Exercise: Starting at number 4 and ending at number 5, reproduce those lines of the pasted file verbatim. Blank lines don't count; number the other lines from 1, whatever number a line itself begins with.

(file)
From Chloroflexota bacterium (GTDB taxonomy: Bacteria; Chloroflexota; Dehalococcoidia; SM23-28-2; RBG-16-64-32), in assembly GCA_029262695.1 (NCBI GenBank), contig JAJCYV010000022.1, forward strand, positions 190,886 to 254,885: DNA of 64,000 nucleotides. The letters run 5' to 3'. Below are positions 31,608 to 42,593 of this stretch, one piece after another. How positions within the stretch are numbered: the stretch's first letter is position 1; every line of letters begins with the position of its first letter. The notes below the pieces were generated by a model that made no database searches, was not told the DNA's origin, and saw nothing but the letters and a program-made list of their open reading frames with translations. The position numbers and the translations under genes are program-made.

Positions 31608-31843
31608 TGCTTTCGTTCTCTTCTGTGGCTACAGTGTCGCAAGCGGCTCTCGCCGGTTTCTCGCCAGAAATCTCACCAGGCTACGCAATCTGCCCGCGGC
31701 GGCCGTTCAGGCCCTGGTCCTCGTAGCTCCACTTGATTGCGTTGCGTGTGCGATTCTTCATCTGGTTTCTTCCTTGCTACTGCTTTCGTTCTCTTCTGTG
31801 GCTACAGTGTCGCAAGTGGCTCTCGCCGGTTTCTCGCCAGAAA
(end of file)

31701 GGCCGTTCAGGCCCTGGTCCTCGTAGCTCCACTTGATTGCGTTGCGTGTGCGATTCTTCATCTGGTTTCTTCCTTGCTACTGCTTTCGTTCTCTTCTGTG
31801 GCTACAGTGTCGCAAGTGGCTCTCGCCGGTTTCTCGCCAGAAA